as if she was/were rich

Julianus

Senior Member
Korean
Hello.

a. She talks as if she was/were rich.

As far as I know, in that sentence(a) both 'was' and 'were' indicate unreal thing(subjunctive).

but if 'present verb' of 'main clause' change into 'past verb' as follows, 'as if-clause' indicate both real(indicative) and unreal thing(subjunctive).

b. She talked as if she was/were rich.


Question: in the second sentence(b), does 'was' of as if-clause indicate 'indicative' and 'were' of as if-clasuse indicate 'subjunctive'?

Or do both 'was' and 'were' indicate both real(indicative) and unreal thing(subjunctive)?---> should I distinguish with context?


Thank you always~
 
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  • owlman5

    Senior Member
    English-US
    Good question, Jullianus. Both "as if she was rich" and "as if she were rich" mean that the speaker (a) isn't sure she was rich or (b) doesn't believe she was rich. Both versions indicate the same uncertainty or disagreement.

    "Were" is the verb you'll find listed under the "past subjunctive" in lists of English verbs. "Was" is the verb you'll usually find under "simple past" or in some other category. I don't think people can distinguish their meanings after phrases like "as if".
     
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    Egmont

    Senior Member
    English - U.S.
    Traditionally only the subjunctive "were" is correct here, but many people today don't observe that distinction. "Was" is acceptable in all but the most formal situations.
     

    Pertinax

    Senior Member
    BrE->AuE
    1. She talked as if she were rich.
    The "as if" clause implies that whether she is actually rich is false, unlikely or doubtful.
    "were" is subjunctive.

    2. She talked as if she was rich.
    This is ambiguous.
    If "was" is read as a modal preterite, then (2) means the same as (1).
    If "was" is read as a simple past tense, then the "as if" clause implies that she was actually rich.
     

    buoo

    Senior Member
    Korean
    If "was" is read as a simple past tense, then the "as if" clause implies that she was actually rich.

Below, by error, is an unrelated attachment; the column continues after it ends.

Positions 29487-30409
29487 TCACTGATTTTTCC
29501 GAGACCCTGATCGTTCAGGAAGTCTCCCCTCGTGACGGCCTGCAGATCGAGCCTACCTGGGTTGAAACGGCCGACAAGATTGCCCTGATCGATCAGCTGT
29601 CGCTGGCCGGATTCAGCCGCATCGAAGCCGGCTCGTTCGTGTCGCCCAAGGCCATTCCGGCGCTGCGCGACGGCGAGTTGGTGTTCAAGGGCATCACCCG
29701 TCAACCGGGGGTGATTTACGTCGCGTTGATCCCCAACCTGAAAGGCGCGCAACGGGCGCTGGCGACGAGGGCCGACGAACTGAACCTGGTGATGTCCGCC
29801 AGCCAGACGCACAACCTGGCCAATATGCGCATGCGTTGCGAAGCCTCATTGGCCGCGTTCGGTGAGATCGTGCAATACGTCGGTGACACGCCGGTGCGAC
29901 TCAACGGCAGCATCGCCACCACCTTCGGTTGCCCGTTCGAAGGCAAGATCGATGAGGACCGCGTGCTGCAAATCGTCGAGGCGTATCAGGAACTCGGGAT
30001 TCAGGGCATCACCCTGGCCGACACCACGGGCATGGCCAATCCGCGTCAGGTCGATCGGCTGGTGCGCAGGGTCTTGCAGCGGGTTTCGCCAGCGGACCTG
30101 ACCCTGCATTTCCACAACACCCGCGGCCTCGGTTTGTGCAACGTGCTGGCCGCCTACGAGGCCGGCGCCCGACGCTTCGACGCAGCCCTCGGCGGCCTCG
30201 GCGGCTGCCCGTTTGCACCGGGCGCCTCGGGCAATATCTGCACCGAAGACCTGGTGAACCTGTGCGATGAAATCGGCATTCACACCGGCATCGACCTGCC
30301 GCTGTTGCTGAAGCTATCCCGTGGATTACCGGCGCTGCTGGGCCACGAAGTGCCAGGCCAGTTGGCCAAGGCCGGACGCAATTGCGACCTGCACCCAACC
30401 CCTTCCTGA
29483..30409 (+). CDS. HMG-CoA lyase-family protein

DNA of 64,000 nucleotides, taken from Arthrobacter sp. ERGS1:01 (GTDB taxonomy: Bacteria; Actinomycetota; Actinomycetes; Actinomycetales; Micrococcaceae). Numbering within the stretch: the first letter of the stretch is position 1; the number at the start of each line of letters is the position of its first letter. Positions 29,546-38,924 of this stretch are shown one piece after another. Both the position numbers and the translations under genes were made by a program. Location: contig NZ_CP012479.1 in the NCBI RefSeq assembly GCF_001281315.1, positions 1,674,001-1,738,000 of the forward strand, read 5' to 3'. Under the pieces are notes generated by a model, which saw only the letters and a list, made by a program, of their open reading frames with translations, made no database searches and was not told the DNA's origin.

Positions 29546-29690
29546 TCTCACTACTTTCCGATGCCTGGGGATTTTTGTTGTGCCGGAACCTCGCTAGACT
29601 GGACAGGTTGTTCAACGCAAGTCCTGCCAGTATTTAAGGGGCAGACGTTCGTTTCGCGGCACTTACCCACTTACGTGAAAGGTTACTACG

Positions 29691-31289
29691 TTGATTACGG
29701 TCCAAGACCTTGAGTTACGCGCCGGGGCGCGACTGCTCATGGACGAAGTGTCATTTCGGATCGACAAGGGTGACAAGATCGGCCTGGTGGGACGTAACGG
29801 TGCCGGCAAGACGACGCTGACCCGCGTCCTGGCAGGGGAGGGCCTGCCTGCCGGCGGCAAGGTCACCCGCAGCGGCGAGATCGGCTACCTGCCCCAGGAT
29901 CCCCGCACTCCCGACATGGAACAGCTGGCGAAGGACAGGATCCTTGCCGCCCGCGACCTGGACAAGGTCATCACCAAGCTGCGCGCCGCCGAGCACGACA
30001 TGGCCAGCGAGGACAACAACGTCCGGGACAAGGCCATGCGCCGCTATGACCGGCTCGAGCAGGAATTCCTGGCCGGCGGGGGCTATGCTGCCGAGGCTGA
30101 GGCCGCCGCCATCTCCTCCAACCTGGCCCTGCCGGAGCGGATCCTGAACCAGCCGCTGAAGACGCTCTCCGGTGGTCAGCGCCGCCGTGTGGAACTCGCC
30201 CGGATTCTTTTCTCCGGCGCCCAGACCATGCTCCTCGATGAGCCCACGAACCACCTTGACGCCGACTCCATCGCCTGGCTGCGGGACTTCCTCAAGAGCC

Hello, Pertinax. Then, what implication/sense does it carry to you? She was actually rich, but talking in an arrogant, patronizing voice?
    Thanks.
     
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    entangledbank

    Senior Member
    English - South-East England
    With the present tense there is a third possibility: She talks as if she is rich. Then 'was' with the main clause past can be either backshifting of 'is' (as in 'She said she was rich' where what she said was 'I am rich'), or it can be the same modal remoteness as in the present tense - that is, 'says she was' and 'said she was' are using 'was' in the same way, as less certain than 'is'.

    Although 'were' does imply she isn't rich, choosing 'was' or 'is' doesn't imply she is. It is all rather ambiguous, and it varies with personal taste too.
     

    bonbon2023

    Senior Member
    Korean(south)
    Hello. If I substitute 'was' for 'were' in the sentence below, does it still sound natural?


    She was glad inside but spoke as if she were indifferent.
     

    owlman5

    Senior Member
    English-US
    "Were" sounds good in that sentence, Bonbon. There is nothing wrong with using the past subjunctive in such sentences. I found myself getting a little confused over the meaning of "it". Your sentence could lead some readers to believe that the fire itself was being compared to "midwinter", which doesn't make any sense.

    Edit: Bonbon has changed the example in question. My earlier remark about "midwinter" refers to the first sentence that Bonbon asked about.

    "Were" also works in your new sentence, Bonbon.
     
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